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Tackling inequality in social care

In his latest column, Mark Topps discusses inequalities and discrimination in social care and what care providers can do to tackle the issue.

A person in a hat and long sleeve shirt sitting on the floor of an empty room with their head on their knees.
Mark Topps
Mark Topps
Regional Business Manager
Published on:
1/6/2022
· Last Edited On:
9/6/2022
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8-minute read

As a single, white male I was always cautious that I may not be the best person to advise on this subject. Last year I was invited by Dudley Sawyerr to speak at the Care Show on this subject and received some praise for the awareness factor. Since then, I’ve spoken at a number of conferences and educational settings to speak about equality and diversity and how to utilise social media to break down the barriers and stigma. I quickly realised that my thoughts of being that single, white male preaching didn’t matter… what matters is using your voice to raise awareness and encourage others to speak out.

In this week’s blog I want to touch on some of the inequalities that affect social care, and steps we can all take to reduce and remove it.  

Disability discrimination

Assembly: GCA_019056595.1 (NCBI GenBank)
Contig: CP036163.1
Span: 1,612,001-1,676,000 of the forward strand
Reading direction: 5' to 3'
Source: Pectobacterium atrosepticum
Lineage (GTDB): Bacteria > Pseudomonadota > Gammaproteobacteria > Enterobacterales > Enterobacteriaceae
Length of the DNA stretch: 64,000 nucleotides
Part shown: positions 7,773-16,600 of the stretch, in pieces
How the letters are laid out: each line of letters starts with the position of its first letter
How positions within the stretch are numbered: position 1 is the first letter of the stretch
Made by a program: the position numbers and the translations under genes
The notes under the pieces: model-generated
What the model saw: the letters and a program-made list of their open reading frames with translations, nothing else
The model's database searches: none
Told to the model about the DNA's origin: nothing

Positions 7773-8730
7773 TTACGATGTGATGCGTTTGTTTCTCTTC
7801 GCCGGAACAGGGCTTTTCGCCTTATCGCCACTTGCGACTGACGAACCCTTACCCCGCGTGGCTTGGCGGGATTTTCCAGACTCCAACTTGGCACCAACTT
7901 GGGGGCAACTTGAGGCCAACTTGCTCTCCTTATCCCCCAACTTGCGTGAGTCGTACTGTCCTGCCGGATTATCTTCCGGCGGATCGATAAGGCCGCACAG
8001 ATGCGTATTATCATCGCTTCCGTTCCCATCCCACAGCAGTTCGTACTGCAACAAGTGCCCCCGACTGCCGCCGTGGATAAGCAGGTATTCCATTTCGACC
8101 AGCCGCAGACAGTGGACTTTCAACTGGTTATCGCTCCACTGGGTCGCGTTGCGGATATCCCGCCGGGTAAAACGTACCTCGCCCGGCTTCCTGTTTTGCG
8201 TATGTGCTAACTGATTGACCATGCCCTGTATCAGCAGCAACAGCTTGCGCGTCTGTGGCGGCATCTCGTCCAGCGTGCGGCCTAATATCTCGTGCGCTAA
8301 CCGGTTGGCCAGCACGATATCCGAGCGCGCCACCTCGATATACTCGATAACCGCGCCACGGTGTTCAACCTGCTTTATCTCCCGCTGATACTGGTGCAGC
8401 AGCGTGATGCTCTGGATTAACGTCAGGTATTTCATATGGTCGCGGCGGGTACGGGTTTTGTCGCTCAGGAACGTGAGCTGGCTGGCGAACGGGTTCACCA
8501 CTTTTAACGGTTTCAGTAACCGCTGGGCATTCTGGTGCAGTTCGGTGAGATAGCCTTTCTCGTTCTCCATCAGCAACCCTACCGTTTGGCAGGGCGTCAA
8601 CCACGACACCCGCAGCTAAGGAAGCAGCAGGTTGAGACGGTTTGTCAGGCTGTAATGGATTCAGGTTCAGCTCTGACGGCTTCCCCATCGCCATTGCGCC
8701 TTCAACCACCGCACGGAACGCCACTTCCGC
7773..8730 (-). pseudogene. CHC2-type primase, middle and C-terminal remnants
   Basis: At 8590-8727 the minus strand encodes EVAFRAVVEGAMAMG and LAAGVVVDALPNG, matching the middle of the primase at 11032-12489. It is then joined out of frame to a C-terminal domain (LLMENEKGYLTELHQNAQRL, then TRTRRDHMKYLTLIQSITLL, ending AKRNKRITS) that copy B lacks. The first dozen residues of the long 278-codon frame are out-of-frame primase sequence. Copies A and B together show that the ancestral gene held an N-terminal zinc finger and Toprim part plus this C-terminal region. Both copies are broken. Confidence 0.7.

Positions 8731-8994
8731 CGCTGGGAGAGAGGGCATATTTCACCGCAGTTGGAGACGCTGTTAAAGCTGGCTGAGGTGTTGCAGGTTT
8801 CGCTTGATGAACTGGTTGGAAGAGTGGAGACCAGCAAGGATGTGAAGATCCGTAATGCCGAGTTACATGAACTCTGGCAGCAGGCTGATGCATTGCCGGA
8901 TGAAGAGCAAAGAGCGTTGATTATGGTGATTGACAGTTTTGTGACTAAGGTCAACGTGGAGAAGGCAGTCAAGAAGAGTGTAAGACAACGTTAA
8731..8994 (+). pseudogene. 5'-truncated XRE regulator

I’ve seen first-hand how people living with any form of disability can be left behind and be denied equal access and how this can impact their mental health and sense of self-worth. Prior to writing this, I spent time speaking with a lady called Sophie who came into the care system due to neglect and abuse from her family. Because of her learning disability, people, throughout her life, assumed that she cannot do things and she’s been blocked from opportunities due to those prejudices. She’s repeatedly been told she won’t achieve goals. For years she had to choose between living in a care home or having a job. As she spoke to me about her experience, her story felt eerily familiar. I’ve seen this play out numerous times while supporting people living with a learning disability. I dread to think how many people have to sacrifice taking on a paid role, for which they have the skills and capabilities, out of fear of losing their benefits and with that their care home placement. Instead of utilising their skills and knowledge, they are forced to volunteer their time doing meaningless tasks.